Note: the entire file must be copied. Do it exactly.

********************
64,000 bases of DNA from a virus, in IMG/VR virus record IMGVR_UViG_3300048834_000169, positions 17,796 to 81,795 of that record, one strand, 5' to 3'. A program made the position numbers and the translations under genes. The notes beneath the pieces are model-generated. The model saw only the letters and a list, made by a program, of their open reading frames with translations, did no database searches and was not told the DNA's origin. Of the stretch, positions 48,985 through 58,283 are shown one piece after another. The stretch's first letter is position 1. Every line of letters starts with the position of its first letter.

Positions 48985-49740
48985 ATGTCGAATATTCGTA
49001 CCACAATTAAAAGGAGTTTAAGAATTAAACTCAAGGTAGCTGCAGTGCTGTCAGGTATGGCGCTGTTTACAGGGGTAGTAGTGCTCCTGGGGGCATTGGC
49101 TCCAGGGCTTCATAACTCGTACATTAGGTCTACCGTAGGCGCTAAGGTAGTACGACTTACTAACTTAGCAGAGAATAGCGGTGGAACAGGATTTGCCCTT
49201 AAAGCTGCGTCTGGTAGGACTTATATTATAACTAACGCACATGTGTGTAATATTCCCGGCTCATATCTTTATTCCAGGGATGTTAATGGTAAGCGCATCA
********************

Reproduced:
64,000 bases of DNA from a virus, in IMG/VR virus record IMGVR_UViG_3300048834_000169, positions 17,796 to 81,795 of that record, one strand, 5' to 3'. A program made the position numbers and the translations under genes. The notes beneath the pieces are model-generated. The model saw only the letters and a list, made by a program, of their open reading frames with translations, did no database searches and was not told the DNA's origin. Of the stretch, positions 48,985 through 58,283 are shown one piece after another. The stretch's first letter is position 1. Every line of letters starts with the position of its first letter.

Positions 48985-49740
48985 ATGTCGAATATTCGTA
49001 CCACAATTAAAAGGAGTTTAAGAATTAAACTCAAGGTAGCTGCAGTGCTGTCAGGTATGGCGCTGTTTACAGGGGTAGTAGTGCTCCTGGGGGCATTGGC
49101 TCCAGGGCTTCATAACTCGTACATTAGGTCTACCGTAGGCGCTAAGGTAGTACGACTTACTAACTTAGCAGAGAATAGCGGTGGAACAGGATTTGCCCTT
49201 AAAGCTGCGTCTGGTAGGACTTATATTATAACTAACGCACATGTGTGTAATATTCCCGGCTCATATCTTTATTCCAGGGATGTTAATGGTAAGCGCATCA